Monday’s announcement from Hendrick Motorsports that said their #24 and #48 teams were swapping pit crews for the final two races of the year really wasn’t that surprising. For Jimmie Johnson, and his Chad Knaus led #48 team, it’s bottom line time. It’s all about taking care of business in order to win the 2010 NASCAR Sprint Cup Chase For The Championship.
We all watched in amazement last Sunday as the events of the Texas race unfolded. One of the best pit crews in organized motorsports was faltering. Their pit road performance was chaotic and costing their driver valuable track position. This is not the first time that a tiny chink in the armor of the #48 team has been noticed. But in the past they’ve always managed to rally and overcome the adversity. Unfortunately, that didn’t happen at the Texas race. The pit road situation started off bad and only got worse.
When Jeff Gordon crashed out of the race, following that bizarre caution flag incident with Jeff Burton, a decision was made by Chad Knaus no one expected. He benched his guys and had Gordon’s #24 team, known as the “Rainbow Warriors” take over. The #24 crew has been formidable on pit road much of the racing season. They made quick work of coming to Johnson’s rescue last Sunday. According to the ESPN Network time clocks, their first pit stop for the #48 car was 12.9 seconds. The subsequent stop was timed at 12.3 seconds and their final stop, a two tire change, was performed in a stunning 5.9 seconds.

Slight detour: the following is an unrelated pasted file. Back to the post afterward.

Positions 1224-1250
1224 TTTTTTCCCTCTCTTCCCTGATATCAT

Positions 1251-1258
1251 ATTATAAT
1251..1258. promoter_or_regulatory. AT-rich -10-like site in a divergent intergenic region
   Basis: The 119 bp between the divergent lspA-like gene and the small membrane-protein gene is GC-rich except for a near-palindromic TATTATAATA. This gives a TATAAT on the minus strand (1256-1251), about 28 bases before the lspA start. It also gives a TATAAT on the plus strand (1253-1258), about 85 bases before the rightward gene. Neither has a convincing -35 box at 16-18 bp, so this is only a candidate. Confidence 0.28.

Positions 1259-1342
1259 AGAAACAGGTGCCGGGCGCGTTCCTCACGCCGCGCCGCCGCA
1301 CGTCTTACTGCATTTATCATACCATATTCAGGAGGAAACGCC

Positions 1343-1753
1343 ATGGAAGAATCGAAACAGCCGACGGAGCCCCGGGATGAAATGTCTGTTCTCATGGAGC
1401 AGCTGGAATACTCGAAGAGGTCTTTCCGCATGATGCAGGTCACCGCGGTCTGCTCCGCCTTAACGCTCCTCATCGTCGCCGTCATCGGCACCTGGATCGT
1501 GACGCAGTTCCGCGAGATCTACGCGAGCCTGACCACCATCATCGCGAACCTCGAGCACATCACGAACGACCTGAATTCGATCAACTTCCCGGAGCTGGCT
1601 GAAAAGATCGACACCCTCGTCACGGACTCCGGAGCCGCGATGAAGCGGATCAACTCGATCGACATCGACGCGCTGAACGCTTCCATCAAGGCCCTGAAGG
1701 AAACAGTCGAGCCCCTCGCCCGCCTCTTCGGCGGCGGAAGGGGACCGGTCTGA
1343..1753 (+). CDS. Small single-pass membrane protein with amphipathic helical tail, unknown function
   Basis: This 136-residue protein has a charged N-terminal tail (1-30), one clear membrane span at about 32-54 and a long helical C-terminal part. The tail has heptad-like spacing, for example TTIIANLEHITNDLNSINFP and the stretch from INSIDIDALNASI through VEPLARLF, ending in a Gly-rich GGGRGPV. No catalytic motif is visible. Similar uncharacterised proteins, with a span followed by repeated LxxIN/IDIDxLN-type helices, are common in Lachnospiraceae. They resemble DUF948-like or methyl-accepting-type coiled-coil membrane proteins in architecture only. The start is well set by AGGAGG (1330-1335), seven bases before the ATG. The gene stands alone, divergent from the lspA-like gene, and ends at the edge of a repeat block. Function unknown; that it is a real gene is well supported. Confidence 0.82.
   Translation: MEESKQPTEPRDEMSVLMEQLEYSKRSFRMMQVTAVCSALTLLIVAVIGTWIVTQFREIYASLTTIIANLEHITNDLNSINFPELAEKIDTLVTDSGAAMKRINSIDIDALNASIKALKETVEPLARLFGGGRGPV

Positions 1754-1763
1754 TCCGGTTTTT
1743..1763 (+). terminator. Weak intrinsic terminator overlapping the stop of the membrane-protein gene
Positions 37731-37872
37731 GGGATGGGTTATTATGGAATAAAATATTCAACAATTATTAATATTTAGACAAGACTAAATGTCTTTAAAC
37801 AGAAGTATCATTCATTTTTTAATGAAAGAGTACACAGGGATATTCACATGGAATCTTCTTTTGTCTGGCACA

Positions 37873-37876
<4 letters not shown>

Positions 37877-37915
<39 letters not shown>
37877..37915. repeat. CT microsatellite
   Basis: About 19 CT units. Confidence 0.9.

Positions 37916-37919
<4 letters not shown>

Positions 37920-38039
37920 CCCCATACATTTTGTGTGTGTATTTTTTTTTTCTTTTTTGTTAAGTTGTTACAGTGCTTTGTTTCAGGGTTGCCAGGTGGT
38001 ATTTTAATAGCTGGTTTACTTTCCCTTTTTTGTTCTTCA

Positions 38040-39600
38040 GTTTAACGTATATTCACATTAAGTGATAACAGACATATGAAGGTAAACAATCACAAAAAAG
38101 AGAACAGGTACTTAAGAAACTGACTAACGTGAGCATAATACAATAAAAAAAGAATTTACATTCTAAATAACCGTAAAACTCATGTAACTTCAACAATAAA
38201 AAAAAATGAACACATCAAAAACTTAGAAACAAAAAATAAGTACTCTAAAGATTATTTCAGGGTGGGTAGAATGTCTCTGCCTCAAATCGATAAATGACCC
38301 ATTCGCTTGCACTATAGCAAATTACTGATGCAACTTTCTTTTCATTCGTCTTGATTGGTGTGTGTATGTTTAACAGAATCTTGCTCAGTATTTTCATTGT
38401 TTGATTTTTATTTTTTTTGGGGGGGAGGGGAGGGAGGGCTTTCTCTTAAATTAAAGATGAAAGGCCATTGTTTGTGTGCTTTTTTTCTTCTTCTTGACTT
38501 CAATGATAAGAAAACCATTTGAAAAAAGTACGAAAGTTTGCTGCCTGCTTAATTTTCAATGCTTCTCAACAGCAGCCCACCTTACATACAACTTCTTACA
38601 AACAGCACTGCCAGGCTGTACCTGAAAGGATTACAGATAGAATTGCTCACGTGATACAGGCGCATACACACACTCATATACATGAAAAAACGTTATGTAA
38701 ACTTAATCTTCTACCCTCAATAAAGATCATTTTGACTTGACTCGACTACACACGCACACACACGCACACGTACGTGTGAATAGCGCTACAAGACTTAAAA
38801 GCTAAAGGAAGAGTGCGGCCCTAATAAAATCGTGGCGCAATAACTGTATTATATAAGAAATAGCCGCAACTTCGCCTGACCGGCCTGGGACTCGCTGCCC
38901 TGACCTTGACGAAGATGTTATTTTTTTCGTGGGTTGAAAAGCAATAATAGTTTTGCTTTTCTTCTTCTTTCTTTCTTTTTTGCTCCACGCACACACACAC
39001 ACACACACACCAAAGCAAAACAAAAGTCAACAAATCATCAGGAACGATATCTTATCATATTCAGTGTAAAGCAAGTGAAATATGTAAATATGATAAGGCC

But, despite that stellar performance, the damage was done. Johnson’s team arrived in Texas with a slim 14 point advantage in the Chase standings. They left the Lone Star State second in the standings 33 points down. It marked the first time since the 2005 Chase when this team was not in the points lead with only two races left.
It was only two weeks ago that the pit crews for Richard Childress Racing drivers Kevin Harvick and Clint Bowyer made a temporary crew swap in order to help Harvick’s championship contender status. But this swap was carefully planned and orchestrated from the RCR office. On the opposite extreme was the crew sway arranged by Knaus that was extreme last minute and caught everyone, including the crew members and the driver, completely off guard. That’s likely why everyone seems to be having issues with the move.
Afterwards Johnson said he truly felt bad for his guys and noted that many of them has been with him during the team’s previous four championships. But he also pointed out that there were performance issues and compared it Major League Baseball saying “I just watched the World Series, and when a pitcher is not doing his job, they make a change and get someone in who can (get the job done).”
While this crew swap was surprising, and perhaps even a little unorthodox, it was all about the series business of winning the Sprint Cup championship. Knaus even indicated a willingness to take himself out of the equation if that’s what it takes to get the job done and said “if Steve Letarte, (Jeff Gordon’s crew chief), can call a better race, then I’m going to put him on my pit box. It’s about winning this championship. That’s all that matters.”
The bottom line here is indeed winning a fifth consecutive NASCAR Sprint Cup championship. In short, all Chad Knaus did last Sunday was take care of business.